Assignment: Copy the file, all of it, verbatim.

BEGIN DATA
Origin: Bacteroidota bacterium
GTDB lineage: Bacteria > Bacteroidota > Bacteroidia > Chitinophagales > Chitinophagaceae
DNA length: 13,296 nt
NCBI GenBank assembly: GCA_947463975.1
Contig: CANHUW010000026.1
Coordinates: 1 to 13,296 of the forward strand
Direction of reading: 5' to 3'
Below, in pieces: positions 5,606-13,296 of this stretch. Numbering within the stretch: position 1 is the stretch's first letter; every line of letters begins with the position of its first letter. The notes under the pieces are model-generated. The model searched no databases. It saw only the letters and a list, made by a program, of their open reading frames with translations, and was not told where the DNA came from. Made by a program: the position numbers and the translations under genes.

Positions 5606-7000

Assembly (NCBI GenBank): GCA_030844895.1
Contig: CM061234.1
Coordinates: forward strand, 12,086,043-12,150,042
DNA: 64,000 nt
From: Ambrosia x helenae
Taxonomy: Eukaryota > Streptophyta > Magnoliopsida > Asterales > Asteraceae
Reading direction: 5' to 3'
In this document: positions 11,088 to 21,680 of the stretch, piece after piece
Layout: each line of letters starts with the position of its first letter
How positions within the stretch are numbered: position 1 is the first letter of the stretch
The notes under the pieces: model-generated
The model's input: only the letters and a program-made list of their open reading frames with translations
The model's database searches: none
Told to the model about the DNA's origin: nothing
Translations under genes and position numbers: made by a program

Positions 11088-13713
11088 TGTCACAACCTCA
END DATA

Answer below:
Origin: Bacteroidota bacterium
GTDB lineage: Bacteria > Bacteroidota > Bacteroidia > Chitinophagales > Chitinophagaceae
DNA length: 13,296 nt
NCBI GenBank assembly: GCA_947463975.1
Contig: CANHUW010000026.1
Coordinates: 1 to 13,296 of the forward strand
Direction of reading: 5' to 3'
Below, in pieces: positions 5,606-13,296 of this stretch. Numbering within the stretch: position 1 is the stretch's first letter; every line of letters begins with the position of its first letter. The notes under the pieces are model-generated. The model searched no databases. It saw only the letters and a list, made by a program, of their open reading frames with translations, and was not told where the DNA came from. Made by a program: the position numbers and the translations under genes.

Positions 5606-7000

Assembly (NCBI GenBank): GCA_030844895.1
Contig: CM061234.1
Coordinates: forward strand, 12,086,043-12,150,042
DNA: 64,000 nt
From: Ambrosia x helenae
Taxonomy: Eukaryota > Streptophyta > Magnoliopsida > Asterales > Asteraceae
Reading direction: 5' to 3'
In this document: positions 11,088 to 21,680 of the stretch, piece after piece
Layout: each line of letters starts with the position of its first letter
How positions within the stretch are numbered: position 1 is the first letter of the stretch
The notes under the pieces: model-generated
The model's input: only the letters and a program-made list of their open reading frames with translations
The model's database searches: none
Told to the model about the DNA's origin: nothing
Translations under genes and position numbers: made by a program

Positions 11088-13713
11088 TGTCACAACCTCA